Political Science Associate Professor Greg Baldi, who specializes in European politics, said Putin asserted on the eve of the invasion that Ukraine was not a real country but rather a part of Russia.

He said Putin also claimed Ukraine had allied itself with Russia’s enemies to weaken Russia and bring about regime change.

Baldi said many observers feel the invasion is really about the threat Putin and his regime see from a democratized Ukraine that’s allied to western democracies.

“In attacking a democratic Ukraine, he hopes not only to overthrow its government, but also to convince other countries of the region – perhaps Belarus, Kazakhstan, Poland, and Hungary just to name a few – that democracy is not a viable option in the long-term for them,” he said.

Baldi said Russia also worked to weaken democracy by intervening in the 2016 U.S. presidential election, and causing dissent and division in Europe during the 2016 Brexit referendum.

Baldi called the Russian invasion of Ukraine one of the most significant events in Europe since the Cold War ended with the collapse of the Soviet Union in 1991.

“The images we’ve seen -- armored columns, fleeing refugees, cities reduced to rubble by airstrikes – have shocked many. And I would say for many of us these were images that seemed to belong to a different time,” he said.

Baldi said that for most of the past four centuries, Ukraine and Russia belonged to a common political unit, first in the Russian empire, and then later in the Soviet Union.

He said Ukraine gained independence along with more than a dozen other post-Soviet states when the Soviet Union was dissolved in 1991. He said Ukraine is the second largest of those states; only Russia is larger.

He said Ukraine and Russia reached a series of agreements in the 1990s regarding security and Ukraine’s post-Soviet borders, but the situation changed significantly in the new century when two popular uprisings occurred in Ukraine.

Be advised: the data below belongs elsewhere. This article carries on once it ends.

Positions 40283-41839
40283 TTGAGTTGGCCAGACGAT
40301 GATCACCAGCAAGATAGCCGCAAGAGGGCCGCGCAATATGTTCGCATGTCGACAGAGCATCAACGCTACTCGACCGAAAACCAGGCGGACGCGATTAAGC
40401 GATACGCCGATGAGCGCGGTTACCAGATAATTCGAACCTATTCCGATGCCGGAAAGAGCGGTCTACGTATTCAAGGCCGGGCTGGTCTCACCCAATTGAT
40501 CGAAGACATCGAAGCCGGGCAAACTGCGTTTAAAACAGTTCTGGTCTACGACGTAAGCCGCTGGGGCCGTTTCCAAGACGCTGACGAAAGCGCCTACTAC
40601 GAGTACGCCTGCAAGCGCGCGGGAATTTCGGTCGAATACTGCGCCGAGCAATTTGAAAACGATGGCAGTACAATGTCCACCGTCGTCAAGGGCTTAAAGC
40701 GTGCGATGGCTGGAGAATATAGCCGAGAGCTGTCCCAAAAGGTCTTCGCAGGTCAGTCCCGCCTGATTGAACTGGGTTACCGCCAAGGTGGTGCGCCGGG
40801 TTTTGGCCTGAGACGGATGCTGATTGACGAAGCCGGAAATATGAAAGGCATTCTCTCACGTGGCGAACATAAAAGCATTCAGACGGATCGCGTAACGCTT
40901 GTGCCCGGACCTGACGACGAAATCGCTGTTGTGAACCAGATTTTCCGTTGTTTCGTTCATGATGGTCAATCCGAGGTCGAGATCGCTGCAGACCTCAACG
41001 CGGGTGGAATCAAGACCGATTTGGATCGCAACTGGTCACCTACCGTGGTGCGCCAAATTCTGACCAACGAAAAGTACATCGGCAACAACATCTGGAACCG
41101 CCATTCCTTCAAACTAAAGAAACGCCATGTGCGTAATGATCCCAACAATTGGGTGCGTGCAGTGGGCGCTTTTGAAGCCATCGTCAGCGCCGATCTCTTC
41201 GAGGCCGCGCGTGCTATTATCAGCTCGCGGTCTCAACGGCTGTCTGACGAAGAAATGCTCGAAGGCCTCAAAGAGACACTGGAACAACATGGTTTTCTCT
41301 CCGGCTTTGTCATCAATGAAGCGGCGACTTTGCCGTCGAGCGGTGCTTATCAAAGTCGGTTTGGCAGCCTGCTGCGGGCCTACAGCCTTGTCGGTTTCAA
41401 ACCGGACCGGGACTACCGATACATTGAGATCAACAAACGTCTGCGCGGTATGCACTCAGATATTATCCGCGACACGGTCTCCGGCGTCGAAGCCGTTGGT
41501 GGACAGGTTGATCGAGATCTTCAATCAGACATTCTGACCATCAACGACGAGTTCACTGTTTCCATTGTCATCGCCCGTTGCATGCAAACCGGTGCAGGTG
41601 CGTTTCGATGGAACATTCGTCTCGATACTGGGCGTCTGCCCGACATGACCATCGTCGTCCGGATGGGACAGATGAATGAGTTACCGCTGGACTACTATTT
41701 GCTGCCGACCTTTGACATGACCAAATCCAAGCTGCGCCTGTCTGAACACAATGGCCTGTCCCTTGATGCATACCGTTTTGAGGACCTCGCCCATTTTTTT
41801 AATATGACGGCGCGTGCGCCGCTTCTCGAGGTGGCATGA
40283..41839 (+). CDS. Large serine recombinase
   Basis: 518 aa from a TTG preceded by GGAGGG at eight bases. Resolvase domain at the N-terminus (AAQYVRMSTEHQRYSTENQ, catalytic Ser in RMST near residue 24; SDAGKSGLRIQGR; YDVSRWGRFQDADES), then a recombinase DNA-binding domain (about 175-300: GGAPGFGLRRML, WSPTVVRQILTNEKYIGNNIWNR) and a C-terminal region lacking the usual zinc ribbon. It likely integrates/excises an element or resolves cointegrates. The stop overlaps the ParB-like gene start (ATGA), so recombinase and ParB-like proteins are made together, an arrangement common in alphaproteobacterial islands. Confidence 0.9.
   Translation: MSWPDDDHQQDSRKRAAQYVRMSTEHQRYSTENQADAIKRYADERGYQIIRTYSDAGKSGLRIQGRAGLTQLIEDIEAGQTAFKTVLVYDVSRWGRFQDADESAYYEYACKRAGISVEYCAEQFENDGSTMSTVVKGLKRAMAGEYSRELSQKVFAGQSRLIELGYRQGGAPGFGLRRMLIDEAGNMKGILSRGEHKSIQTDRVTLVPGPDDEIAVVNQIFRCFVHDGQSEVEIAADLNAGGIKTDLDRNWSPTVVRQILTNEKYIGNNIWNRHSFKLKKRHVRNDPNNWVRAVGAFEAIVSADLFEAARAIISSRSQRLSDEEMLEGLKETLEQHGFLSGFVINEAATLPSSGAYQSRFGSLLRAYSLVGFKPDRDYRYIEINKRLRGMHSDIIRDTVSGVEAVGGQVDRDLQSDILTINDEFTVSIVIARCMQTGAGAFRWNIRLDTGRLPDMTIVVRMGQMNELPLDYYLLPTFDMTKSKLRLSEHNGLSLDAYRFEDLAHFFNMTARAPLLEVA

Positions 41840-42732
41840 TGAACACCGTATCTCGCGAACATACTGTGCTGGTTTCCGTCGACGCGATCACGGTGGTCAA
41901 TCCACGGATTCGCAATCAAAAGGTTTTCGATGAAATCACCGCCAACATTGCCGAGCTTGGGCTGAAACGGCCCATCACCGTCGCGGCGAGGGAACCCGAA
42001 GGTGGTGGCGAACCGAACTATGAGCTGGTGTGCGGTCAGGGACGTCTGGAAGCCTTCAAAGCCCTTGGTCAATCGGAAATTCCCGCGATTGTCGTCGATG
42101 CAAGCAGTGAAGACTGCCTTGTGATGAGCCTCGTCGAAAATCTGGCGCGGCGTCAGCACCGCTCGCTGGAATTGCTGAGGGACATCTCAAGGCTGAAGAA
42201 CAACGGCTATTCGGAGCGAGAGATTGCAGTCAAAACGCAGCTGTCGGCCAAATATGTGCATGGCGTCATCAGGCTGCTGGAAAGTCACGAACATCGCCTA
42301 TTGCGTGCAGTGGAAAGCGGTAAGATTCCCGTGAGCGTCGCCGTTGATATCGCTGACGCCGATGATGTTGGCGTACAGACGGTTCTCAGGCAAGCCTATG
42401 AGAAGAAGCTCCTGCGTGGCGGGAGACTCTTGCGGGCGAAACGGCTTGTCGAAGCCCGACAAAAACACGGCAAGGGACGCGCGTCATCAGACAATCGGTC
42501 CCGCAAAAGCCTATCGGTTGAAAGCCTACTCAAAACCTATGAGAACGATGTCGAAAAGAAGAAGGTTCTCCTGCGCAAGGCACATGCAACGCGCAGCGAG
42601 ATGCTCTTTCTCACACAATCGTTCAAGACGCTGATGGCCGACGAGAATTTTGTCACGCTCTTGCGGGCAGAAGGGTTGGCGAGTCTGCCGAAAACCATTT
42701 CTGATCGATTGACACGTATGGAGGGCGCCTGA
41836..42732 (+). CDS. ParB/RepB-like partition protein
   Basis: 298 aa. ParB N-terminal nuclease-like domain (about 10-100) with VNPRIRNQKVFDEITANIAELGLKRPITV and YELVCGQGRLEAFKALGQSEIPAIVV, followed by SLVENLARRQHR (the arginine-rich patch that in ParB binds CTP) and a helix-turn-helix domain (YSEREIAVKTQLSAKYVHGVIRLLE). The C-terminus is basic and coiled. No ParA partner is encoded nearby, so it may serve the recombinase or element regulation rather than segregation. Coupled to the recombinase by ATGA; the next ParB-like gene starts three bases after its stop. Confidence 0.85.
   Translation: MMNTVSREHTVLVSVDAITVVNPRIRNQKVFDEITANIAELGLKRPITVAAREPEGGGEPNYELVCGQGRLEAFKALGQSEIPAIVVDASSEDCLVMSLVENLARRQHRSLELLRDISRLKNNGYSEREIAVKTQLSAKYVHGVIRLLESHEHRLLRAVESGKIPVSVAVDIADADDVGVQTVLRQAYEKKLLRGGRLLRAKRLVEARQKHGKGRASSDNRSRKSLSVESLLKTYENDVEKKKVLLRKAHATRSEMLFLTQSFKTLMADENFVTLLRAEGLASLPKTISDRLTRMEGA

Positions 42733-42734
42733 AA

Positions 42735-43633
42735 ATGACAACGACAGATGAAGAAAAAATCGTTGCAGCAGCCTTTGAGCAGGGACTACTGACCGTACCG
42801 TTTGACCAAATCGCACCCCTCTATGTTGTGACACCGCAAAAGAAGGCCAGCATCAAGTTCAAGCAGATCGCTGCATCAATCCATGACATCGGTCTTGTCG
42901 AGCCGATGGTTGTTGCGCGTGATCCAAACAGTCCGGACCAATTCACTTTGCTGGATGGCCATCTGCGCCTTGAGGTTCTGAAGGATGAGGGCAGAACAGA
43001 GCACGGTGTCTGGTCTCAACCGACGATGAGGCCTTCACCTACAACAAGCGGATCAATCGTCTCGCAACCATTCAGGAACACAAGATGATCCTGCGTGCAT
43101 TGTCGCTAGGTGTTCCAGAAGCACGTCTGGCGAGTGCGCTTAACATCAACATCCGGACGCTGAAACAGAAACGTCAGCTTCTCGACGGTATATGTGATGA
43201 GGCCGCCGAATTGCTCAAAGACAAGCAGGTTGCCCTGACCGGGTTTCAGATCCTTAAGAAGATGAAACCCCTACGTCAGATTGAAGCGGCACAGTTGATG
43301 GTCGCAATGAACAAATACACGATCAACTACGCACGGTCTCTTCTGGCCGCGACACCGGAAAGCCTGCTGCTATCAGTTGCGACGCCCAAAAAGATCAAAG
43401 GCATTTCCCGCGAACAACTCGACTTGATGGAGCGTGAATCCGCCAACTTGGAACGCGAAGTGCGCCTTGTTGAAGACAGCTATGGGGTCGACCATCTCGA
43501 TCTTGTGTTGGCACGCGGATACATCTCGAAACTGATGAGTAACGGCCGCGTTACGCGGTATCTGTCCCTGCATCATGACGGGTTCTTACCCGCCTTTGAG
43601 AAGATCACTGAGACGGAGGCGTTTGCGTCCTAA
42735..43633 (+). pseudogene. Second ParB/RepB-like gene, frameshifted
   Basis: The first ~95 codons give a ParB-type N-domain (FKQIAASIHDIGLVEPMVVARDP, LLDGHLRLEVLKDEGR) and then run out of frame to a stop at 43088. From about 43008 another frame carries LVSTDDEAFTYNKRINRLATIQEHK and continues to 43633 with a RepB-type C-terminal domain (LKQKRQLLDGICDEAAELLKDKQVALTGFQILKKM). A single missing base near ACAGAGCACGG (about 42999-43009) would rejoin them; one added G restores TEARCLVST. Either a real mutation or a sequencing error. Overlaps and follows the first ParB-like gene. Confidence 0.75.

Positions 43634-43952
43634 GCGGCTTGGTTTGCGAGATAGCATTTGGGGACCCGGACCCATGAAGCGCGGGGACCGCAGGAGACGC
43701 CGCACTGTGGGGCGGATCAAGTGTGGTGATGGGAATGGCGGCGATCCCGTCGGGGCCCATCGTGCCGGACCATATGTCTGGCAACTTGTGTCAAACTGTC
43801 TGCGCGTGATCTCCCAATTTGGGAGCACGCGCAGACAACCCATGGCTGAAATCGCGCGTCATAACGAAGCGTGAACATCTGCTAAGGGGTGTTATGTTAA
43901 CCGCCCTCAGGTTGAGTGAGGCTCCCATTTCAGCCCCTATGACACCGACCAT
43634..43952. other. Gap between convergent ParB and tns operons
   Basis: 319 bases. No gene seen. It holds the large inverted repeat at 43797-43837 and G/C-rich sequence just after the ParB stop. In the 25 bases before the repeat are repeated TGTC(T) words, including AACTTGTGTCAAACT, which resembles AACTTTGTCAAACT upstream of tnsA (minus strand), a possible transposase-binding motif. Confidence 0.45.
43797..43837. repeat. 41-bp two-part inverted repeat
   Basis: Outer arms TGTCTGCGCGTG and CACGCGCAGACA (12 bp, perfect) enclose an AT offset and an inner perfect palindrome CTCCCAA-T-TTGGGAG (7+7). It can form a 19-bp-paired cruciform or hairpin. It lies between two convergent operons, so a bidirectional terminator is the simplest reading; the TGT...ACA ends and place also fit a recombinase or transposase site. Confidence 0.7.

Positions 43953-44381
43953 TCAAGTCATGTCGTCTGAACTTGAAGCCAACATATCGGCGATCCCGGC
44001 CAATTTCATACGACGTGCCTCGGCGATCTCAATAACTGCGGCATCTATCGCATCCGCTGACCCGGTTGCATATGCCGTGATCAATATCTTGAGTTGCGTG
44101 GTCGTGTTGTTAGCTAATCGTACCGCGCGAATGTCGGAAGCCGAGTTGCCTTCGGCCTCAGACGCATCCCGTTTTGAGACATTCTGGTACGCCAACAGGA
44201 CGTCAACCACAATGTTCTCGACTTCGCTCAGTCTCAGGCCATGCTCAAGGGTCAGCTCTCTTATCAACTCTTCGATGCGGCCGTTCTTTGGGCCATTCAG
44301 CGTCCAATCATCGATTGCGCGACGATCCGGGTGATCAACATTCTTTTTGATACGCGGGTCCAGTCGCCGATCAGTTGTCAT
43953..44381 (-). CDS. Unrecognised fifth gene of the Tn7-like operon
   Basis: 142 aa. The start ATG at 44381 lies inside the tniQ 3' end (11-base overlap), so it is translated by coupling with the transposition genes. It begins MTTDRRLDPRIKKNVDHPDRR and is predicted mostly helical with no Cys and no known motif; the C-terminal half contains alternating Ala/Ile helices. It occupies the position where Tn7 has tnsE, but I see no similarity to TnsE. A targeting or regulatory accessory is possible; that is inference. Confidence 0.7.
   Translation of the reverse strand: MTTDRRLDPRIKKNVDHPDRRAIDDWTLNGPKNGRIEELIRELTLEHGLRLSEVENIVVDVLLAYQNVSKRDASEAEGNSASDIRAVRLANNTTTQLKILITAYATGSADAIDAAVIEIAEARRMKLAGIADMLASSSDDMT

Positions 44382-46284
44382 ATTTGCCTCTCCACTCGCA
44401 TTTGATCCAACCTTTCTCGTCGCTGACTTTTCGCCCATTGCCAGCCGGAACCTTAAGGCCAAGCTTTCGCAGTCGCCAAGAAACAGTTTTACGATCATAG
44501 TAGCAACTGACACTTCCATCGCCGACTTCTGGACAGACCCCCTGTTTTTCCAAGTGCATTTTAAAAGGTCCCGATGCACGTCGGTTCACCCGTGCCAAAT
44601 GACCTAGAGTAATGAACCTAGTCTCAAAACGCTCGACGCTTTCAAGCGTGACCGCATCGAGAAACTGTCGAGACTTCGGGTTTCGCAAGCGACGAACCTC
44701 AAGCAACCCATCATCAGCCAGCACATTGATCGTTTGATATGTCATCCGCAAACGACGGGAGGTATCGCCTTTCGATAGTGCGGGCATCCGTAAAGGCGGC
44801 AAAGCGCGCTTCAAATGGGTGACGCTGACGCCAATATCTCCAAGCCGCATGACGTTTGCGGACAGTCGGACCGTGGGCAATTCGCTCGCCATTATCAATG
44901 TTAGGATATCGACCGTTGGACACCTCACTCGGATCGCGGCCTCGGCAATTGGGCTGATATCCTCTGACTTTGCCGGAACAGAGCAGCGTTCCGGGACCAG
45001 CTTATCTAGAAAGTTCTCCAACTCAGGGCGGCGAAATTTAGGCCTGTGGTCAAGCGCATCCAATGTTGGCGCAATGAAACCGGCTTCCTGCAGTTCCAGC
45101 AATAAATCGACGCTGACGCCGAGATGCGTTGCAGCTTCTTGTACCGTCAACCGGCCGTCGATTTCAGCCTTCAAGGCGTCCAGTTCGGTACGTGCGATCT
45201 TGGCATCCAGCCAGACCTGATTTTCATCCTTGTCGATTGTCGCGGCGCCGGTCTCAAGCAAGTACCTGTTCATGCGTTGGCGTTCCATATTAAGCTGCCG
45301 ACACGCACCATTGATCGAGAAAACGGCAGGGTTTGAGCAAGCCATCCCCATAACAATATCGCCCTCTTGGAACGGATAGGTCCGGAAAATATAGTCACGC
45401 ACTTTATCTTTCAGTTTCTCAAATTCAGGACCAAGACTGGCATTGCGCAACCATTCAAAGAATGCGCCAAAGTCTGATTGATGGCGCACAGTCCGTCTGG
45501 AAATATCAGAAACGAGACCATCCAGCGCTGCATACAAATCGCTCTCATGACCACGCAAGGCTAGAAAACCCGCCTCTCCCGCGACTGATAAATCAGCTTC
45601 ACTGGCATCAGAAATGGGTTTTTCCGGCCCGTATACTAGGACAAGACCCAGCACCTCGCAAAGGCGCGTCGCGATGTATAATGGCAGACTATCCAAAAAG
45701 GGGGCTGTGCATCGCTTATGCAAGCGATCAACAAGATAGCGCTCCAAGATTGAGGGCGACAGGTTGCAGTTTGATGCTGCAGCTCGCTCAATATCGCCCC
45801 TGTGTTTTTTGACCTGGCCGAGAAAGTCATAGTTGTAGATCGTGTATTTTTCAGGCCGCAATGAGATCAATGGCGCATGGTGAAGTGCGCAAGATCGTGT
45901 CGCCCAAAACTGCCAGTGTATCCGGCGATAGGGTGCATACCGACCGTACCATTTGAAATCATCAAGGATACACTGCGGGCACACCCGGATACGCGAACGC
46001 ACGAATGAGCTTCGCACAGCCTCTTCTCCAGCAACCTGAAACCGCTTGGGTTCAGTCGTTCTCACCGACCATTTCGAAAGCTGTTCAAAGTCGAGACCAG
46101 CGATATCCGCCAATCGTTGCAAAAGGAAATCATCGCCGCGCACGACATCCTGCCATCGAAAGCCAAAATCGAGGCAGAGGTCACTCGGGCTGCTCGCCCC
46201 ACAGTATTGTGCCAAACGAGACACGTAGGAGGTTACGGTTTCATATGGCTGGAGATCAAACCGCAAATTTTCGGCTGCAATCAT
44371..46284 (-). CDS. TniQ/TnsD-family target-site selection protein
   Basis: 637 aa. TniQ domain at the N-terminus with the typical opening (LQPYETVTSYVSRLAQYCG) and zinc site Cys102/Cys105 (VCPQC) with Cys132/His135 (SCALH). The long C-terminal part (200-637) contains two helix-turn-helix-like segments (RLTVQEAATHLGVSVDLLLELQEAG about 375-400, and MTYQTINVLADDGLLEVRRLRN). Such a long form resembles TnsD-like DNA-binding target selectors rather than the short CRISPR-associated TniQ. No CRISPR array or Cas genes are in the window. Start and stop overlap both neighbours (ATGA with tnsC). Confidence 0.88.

“The second of these, which takes place in 2013 and 2014, is tied to a belief that Russia had taken over too much of a role in Ukrainian domestic politics and stopped Ukraine from its desired goal to align more with the west,” Baldi said.

That led to the impeachment of pro-Russian president Viktor Yanukovych, who was removed from office in 2014. A more pro-European president in Petro Poroshenko was elected later that year, and in 2018 Ukrainians elected current president Volodymyr Zelensky, who is also pro-west.

Baldi said Russia responded in 2014 by disputing the impeachment and annexing the Crimean peninsula. He said Putin’s regime also has supported Russian insurgents and separatists in a border region between the two countries. The fighting has been going on there for the past eight years.

“Although we’re talking about this war in terms of the invasion that began in February this year, it’s really a conflict that’s been going on for some years,” Baldi said.

Russia began a large-scale movement of troops in 2021 followed by the movement of armored divisions, and weapons systems to the Ukraine border, culminating in invasion that began on February 24.

Candlelight vigil

Panel moderator Tim Roberts said the Macomb Interfaith Alliance is planning a “Pray for Peace” vigil for Wednesday, April 6, 6:30 to 7:30 p.m. at Chandler Park.

In the event of inclement weather, the vigil will be held at the First Presbyterian Church, 400 E. Carroll St. in Macomb.

Tri States Public Radio produced this story.  TSPR relies on financial support from our readers and listeners in order to provide coverage of the issues that matter to west central Illinois, southeast Iowa, and northeast Missouri. As someone who values the content created by TSPR's news department please consider making a financial contribution.

Rich is TSPR's News Director.